Home » Blog posts » Western Washington avoids community-leveling conflagration — for now

Flames from a fire in Pierce County last night can be seen above the trees near Myers Road, above Highway 410. // Photo: Fire Chief Bud Backer, East Pierce Fire and Rescue

Western Washington avoids community-leveling conflagration — for now

Share

Yesterday evening, high winds out of the east brought unwelcome smoke to the Puget Sound region. Living in the woods — which are very dry at this time — I became somewhat alarmed; I won’t deny it.

This past spring, I wrote about the historic wildfires of Western Washington and the likelihood that climate change could bring massive destruction to thousands of homes built in wooded areas. I did not want to see an affirmation of my story’s title, “Fire danger returning to Western Washington.”

Did we have the ingredients for a conflagration? Let’s see:

  1. Were the forests dry? Yes.
  2. Did we have strong, dry winds out of the east? Yes.
  3. Do we have a lot of fuel? Yes, that hasn’t gone away.
  4. Did we have a source of ignition to start a fire? By late in the day, we already had fires burning in several places in Western Washington. Whether more fires would ignite as the winds increased overnight was yet to be seen.

Thankfully, by morning, high winds, which had gusted to 40 mph in places, had died down over much of Western Washington. Yet, winds were still a problem in Pierce County, where firefighters battled multiple brush fires throughout the day today. In fact, as I write this Tuesday evening, new fires have not ceased. See East Pierce Fire and Rescue on Twitter along with a national map of wildfires.

With conditions extremely dry, it doesn’t take much wind to cause a fire to spread rapidly. But in the Puget Sound region we seem to have avoided, at least for now, the kind of winds that can spread fire over thousands of acres in just hours. While we may have avoided a conflagration, climate change continues to increase the chances that we will see such a fire in our lifetime.

“We dodged a bullet in a way,” said Dave Peterson, who studies fire science and climate change at the University of Washington’s School of Environmental and Forest Sciences.

The story might be different if these conditions had occurred a month ago, Dave told me, although there is no guarantee that severe conditions won’t spring up again, even this fall. Still, longer and cooler nights in September, often with high humidity, offer the hope that any fire will spread less quickly.

Yesterday, portions of the Puget Sound region were listed as “critical” for fire danger, with Northern Oregon “extreme.” // Map: NOAA

Bone dry conditions still pose plenty of risk, and the key is to keep from starting a fire in the first place. That means not taking a risk with any outdoor fires and being especially careful with outdoor equipment — including off-road vehicles of any kind.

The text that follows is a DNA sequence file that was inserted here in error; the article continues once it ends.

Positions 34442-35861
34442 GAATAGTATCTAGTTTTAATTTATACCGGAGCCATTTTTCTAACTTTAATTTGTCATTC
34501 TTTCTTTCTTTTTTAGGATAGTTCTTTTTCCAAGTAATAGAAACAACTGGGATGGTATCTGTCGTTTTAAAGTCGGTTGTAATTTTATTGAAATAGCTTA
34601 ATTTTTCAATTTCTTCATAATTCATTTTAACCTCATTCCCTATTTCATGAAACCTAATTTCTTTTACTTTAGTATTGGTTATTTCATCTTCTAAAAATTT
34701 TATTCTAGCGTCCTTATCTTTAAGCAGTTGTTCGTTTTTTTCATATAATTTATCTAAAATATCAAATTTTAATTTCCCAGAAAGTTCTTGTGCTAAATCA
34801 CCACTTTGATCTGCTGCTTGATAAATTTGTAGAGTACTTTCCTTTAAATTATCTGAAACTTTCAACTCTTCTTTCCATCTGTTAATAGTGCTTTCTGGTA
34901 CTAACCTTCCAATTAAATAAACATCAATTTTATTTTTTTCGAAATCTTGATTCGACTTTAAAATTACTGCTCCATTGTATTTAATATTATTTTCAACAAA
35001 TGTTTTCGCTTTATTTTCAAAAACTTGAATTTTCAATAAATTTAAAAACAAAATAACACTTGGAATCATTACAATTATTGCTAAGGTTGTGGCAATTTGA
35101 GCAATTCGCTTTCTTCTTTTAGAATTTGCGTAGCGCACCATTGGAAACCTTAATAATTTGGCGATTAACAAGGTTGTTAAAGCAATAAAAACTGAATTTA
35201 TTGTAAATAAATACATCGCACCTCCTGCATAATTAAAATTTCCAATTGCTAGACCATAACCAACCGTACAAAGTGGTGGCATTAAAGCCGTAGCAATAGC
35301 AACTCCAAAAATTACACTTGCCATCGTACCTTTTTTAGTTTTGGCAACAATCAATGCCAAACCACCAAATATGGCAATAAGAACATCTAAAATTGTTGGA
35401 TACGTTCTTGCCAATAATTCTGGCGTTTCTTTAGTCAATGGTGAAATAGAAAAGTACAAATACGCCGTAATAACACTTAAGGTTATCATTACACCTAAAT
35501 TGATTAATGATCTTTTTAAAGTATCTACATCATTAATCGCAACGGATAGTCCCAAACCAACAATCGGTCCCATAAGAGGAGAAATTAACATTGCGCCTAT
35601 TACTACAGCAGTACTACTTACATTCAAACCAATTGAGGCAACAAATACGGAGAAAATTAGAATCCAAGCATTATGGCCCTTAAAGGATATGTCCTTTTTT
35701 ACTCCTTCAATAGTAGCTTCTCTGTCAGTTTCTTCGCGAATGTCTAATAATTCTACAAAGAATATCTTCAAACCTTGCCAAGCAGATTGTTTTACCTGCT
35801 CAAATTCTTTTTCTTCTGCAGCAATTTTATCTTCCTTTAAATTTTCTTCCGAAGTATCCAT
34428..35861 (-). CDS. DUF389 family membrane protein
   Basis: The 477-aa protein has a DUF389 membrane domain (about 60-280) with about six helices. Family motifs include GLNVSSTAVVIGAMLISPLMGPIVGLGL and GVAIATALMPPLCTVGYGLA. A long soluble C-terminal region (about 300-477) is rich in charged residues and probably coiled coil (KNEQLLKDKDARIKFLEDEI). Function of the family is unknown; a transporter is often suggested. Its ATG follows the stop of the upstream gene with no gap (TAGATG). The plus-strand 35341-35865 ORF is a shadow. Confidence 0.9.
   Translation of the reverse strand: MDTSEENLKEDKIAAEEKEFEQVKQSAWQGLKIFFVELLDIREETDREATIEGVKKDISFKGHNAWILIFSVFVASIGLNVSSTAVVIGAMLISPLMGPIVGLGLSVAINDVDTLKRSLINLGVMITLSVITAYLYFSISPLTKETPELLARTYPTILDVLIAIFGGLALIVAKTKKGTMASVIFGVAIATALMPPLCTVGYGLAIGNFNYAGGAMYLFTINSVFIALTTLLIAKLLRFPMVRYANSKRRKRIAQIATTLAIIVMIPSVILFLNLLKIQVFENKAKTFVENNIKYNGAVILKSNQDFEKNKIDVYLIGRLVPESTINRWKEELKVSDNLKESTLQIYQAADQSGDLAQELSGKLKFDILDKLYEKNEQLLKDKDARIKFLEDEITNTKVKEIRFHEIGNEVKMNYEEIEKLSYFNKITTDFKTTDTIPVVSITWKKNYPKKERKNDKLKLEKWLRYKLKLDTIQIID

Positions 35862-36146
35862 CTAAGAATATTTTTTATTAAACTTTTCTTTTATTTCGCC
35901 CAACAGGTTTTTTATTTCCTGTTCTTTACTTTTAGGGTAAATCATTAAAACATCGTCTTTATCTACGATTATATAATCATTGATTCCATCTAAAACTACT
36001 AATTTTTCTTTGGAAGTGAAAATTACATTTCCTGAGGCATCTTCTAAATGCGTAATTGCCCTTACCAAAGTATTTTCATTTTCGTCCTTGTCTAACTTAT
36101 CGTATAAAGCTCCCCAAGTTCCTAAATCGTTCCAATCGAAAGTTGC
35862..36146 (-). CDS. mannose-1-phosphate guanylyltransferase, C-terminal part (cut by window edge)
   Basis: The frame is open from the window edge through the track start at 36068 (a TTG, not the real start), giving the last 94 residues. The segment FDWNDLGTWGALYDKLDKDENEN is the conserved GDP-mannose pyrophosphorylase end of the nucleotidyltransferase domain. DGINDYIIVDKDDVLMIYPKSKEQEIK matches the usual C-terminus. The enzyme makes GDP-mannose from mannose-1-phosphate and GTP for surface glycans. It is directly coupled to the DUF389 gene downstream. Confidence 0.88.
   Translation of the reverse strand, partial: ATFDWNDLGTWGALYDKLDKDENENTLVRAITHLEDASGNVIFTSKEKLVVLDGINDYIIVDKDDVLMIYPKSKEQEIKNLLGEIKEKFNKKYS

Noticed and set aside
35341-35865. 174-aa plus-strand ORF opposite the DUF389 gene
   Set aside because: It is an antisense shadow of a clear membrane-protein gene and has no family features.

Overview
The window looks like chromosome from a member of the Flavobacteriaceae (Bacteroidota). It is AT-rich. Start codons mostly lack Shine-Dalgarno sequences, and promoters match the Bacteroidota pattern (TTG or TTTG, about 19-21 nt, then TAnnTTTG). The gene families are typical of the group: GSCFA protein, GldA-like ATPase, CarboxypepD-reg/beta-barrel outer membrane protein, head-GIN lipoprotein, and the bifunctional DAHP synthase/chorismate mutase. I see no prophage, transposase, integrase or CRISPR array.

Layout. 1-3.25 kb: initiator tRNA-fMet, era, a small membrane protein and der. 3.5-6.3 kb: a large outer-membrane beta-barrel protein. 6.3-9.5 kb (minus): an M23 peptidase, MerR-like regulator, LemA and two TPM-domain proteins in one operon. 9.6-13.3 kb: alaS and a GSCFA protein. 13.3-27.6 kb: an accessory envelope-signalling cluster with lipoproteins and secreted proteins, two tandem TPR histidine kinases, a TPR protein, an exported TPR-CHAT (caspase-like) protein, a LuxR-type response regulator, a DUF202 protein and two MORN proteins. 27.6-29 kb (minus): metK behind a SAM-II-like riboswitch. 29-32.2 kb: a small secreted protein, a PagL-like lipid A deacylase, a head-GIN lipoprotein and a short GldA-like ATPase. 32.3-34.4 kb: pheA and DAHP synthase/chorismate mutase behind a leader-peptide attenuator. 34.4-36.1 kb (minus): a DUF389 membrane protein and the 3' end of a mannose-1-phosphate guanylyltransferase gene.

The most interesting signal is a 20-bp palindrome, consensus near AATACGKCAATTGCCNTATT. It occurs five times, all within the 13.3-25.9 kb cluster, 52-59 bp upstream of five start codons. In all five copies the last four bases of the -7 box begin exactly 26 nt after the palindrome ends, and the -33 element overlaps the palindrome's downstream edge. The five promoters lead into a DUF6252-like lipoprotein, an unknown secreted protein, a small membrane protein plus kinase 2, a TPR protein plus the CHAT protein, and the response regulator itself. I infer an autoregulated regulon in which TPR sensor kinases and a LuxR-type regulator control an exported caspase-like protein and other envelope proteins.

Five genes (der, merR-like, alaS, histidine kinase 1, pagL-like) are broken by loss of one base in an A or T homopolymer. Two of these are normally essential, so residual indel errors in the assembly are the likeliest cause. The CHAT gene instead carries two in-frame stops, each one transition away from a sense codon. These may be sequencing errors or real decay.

“The situation is serious, and we really need everyone’s help limiting all ignition sources,” said Kitsap County Fire Marshal David Lynam in a news release issued this afternoon to extend the “burn ban” to all outdoor fires.

While the risk of a severe fire has been lowered for much of the Puget Sound region, a red flag warning remains in effect until Thursday at 11 a.m. for the Puget Sound lowlands and western slopes of the Cascade Mountains. Even more extreme warnings are in place for Southwest Washington into Oregon and, most of all, California.

Localized smoke, as well as smoke from Eastern Washington, has led to air-quality advisories for the entire Puget Sound region.

Total acreage burned in Eastern Washington since Monday has reached 300,000 acres, according to a notice from Commissioner of Public Lands Hilary Franz.

Today, only South Puget Sound was listed as an “elevated” fire danger. // Map: NOAA

“We had a historic fire event yesterday – 58 new wildfire starts and nine large fires on the landscape, compounded by hurricane-level winds,” she said. “That dangerous combination led to smoke-filled skies and low visibility, which grounded our aircraft and limited our ability to fight the fire from the air.

“The destruction we have seen is unimaginable,” she added.” My heart breaks for the residents of Malden who have seen their homes destroyed.”

Driven by high winds, the fire in Malden, south of Spokane, destroyed about 70 percent of the homes in the farming community, along with city hall, the fire station, post office and many businesses, according to fire officials, quoted in the Spokesman Review.

It is a heart-breaking situation for the residents of Malden, as it was for the now-infamous Camp Fire in Paradise, Calif. Thankfully, Western Washington has been spared what could be an even more devastating fire as the summers grow drier over time. But nobody should think that we will be spared forever.

Northern California, as well as Eastern Washington, may be different from Western Washington in many ways. “But I don’t think it is entirely out of the question to have a fire like that in Western Washington,” said Kevin Zerbe, state mitigation strategist for the Washington Emergency Management Division, as quoted in my article on Western Washington wildfire. “From a purely exposure standpoint, I think it is possible.”

Leave a Reply

Your email address will not be published. Required fields are marked *